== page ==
Litigants seeking to appeal financial settlements in divorce should apply for permission with the judge who heard their original case, the High Court has declared.
The case of AB v CD concerned a couple who met in 1999. The wife, a journalist by profession, had by then already bought her own home in Bristol. Sitting in the Family Court, Mr Justice Mostyn characterised this as “pre-marital property”. The wife later acquired a second property from her own financial resources.
The husband worked as a media copywriter and had only a modest income and limited resources. However, he came from a wealthy farming family with extensive holdings in Pembrokeshire.
The couple moved to Pembrokeshire in 2002 and lived in property belonging to his parents. After establishing a media consultancy, which they jointly owned, the couple married in February 2003.
The following year they were given a derelict property by the husband’s parents which they successfully restored and sold on. The couple then moved into a farmhouse, also belonging to the husband’s parents and converted this with using money raised by the sale of the cottage.
In 2009 a legal trust was established in relation to the farmhouse. The wife claimed she was unaware of this and only discovered the existence of the trust after the breakdown of the marriage.
Later the couple applied to adopt a child. The girl was placed with them for adoption in March 2012, but before the formal adoption process was complete, the couple separated. As a result, despite the objections of the girl’s natural mother, the girl was formally adopted by the husband alone last year.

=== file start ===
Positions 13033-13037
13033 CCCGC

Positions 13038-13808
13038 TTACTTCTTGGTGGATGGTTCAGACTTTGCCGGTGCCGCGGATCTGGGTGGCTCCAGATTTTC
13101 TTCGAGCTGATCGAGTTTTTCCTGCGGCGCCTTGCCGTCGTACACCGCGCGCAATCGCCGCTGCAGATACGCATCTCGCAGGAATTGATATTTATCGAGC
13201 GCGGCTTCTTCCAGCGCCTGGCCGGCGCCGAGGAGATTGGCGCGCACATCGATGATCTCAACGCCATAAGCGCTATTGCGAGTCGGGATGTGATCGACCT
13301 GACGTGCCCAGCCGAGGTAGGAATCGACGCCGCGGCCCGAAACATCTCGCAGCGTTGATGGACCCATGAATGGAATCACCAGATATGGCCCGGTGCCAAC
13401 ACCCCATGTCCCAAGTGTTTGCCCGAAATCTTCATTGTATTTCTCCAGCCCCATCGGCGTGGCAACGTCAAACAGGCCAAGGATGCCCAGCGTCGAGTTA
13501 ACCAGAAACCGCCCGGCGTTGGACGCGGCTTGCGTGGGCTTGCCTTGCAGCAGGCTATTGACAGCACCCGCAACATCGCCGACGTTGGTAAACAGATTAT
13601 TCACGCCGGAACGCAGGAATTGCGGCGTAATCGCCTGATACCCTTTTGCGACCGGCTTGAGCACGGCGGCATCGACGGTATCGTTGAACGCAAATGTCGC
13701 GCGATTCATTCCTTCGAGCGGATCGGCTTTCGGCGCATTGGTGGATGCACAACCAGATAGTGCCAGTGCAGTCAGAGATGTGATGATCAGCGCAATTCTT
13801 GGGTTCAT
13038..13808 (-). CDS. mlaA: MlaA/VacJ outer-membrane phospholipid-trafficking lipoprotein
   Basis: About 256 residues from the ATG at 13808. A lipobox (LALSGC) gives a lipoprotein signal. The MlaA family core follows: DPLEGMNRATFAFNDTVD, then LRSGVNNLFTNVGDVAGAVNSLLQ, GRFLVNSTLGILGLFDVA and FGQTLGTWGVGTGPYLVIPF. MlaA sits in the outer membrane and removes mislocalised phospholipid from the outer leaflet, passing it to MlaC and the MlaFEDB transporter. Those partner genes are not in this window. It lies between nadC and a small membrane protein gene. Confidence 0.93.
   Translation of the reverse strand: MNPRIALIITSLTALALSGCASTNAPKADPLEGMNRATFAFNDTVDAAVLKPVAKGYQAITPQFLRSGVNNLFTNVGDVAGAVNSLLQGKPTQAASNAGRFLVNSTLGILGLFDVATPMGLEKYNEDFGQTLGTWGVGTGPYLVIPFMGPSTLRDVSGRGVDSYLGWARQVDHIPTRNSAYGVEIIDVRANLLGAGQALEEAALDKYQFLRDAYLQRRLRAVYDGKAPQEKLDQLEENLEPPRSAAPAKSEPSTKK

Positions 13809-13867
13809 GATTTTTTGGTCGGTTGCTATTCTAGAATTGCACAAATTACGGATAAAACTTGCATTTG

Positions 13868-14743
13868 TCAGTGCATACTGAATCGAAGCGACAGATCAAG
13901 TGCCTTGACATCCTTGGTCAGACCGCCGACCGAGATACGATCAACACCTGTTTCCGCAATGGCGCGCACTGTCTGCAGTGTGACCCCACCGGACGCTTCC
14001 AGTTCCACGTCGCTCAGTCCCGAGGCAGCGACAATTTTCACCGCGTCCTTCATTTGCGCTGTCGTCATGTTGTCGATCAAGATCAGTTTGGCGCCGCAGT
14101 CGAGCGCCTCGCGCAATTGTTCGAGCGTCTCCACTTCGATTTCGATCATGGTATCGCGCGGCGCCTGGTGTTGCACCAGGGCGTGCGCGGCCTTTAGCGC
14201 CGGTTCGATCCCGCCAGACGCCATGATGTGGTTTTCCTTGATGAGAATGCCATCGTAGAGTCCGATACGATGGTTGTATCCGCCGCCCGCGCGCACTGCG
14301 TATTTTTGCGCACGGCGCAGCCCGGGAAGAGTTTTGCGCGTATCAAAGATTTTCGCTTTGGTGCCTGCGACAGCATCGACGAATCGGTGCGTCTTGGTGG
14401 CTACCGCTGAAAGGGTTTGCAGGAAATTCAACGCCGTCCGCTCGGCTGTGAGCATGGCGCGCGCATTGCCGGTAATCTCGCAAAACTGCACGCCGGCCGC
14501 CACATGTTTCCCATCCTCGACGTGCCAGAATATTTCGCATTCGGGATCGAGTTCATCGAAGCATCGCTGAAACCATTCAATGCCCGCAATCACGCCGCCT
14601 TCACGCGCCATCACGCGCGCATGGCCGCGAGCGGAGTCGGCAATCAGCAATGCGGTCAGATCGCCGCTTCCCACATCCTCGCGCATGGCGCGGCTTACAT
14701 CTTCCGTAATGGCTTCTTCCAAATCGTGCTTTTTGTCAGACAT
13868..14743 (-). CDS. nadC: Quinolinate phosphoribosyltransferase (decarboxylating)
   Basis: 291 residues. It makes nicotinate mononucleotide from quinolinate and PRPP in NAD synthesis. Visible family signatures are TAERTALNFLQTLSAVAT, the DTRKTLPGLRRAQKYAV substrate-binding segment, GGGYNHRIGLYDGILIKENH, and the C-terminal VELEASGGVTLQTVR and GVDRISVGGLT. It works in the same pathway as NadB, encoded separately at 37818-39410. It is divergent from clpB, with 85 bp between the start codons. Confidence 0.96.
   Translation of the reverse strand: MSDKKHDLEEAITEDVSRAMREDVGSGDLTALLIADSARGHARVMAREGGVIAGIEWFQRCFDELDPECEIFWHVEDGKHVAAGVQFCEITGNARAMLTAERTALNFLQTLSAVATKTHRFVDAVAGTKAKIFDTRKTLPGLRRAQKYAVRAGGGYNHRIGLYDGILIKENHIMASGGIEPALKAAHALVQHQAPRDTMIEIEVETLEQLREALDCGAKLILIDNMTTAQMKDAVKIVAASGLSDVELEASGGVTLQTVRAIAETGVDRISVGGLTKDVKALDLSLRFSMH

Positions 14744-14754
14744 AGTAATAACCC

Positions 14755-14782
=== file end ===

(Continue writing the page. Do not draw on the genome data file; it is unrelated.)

The couple separated on 1 September 2012, and the wife filed for divorce the following month.
Mr Justice Mostyn awarded the woman £250,000 from property sales, without maintenance payments, saying this would be sufficient to meet her needs. He noted the wife’s relationship with a new partner. Despite her claim that she did not intend to live with him, he declared:
“Relationships like this always are a significant fly in the ointment in the assessment of need. One cannot make assumptions, if it is not full blown cohabitation akin to marriage, that it will grow into that, because if it does not the wife may be left stranded…if the assumption is wrongly made. On the other hand, if one makes a needs assessment on the basis that she is a single woman and she soon cohabits, then the paying party in the ancillary relief proceeding can rightfully feel significantly aggrieved.”
Following this ruling, the trustees applied for permission to appeal. The judge dismissed the various arguments submitted, describing them as “meritless” and “untenable”. In addition, he stressed the importance of applying for permission to appeal in such cases before the original judge, rather than filing for permission at a later date in the Court of Appeal. He quoted from the White Book, a legal reference work setting out procedure for civil proceedings. This lists a number of significant advantages to applying for permission during the initial hearing. These include the fact that the judge is fully informed of the facts of the case, no additional cost is incurred, and avoidance of the “expensive and time-consuming permission stage in the Appeal Court”.
Read the full judgement here.
Guidance due to be published later this year by the Law Society will bring additional clarity to the concept of financial needs after divorce.